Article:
I doubt we’ll see ballet become yet another form of childhood competitive dance like Irish dance, in which careers are usually over by the time the dancer has graduated from high school simply because there is nowhere to go from there.  In contrast, in ballet there is a well-established professional level that has been an older-teens-and-young-adults club, and that is unlikely to change.  But what could become a problem is that lots of talented kids could conceivably burn themselves out before they ever come of age to enter a professional company, or decide to be satisfied with a “career” of compiling a collection of trophies and medals before retiring gracefully into the adult world, leaving ballet behind in the realm of childhood sports — a place where ballet does not belong.

Another danger to ballet from this trend is the nonsense that has gone on in women’s tennis, figure skating, and gymnastics.  In all of these, some cheerfully stupid mythology arose that females have athletic ability only before they develop figures, and the rush was on to push younger and younger girls into the pros or into the Olympics.  It only stopped in all three sports when those supposedly superior athletes started suffering horrendous injuries from early-onset over-use.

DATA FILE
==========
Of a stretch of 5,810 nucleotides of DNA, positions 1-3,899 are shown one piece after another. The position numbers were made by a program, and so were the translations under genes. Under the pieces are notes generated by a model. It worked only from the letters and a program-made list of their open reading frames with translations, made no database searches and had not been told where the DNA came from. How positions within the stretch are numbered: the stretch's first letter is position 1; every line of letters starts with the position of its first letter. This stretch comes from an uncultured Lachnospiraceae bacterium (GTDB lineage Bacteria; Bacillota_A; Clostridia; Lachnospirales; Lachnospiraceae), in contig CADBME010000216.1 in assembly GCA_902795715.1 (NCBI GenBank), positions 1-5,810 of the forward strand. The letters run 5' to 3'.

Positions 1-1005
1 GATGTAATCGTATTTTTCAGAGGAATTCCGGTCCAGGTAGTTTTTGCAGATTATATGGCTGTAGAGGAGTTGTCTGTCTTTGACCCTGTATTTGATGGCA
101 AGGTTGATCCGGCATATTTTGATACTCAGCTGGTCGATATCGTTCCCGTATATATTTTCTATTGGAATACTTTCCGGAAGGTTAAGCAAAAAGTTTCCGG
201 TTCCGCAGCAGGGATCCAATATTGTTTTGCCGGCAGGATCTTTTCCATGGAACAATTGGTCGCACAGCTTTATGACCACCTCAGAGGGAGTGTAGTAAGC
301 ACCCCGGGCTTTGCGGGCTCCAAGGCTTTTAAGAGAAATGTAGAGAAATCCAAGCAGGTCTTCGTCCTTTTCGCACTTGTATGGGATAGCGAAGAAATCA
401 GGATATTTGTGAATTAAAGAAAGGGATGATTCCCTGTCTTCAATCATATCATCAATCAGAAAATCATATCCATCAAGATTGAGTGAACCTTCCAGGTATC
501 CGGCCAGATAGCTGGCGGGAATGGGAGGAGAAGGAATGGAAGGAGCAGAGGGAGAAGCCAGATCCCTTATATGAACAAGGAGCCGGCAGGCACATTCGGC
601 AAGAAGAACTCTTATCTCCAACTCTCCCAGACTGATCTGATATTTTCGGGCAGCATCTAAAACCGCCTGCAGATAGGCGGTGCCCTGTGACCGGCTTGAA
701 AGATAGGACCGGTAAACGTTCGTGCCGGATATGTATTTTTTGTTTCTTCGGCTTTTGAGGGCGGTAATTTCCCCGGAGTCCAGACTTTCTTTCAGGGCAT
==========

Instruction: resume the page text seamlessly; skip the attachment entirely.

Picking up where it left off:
Which brings me to the biggest danger — putting babies into pointe shoes.  The main argument I see in favor of this abomination is from know-it-alls who sniff from lofty noses that the teachers of these little girls “know what they are doing.”  (I should add before going further that this baby-ballerina phenomenon is not limited to the U.S., before anyone considers making the tiresome “cultural flaw” charge.)

I’m sure the teachers do know what they are doing — otherwise the little girls wouldn’t dance as well as they do.  However, there is still the issue of physical damage to the feet that can lead to a lifetime of pain.  One person, I can’t remember who, said that putting baby girls into pointe shoes is the modern equivalent of foot binding.  In some ways, it is.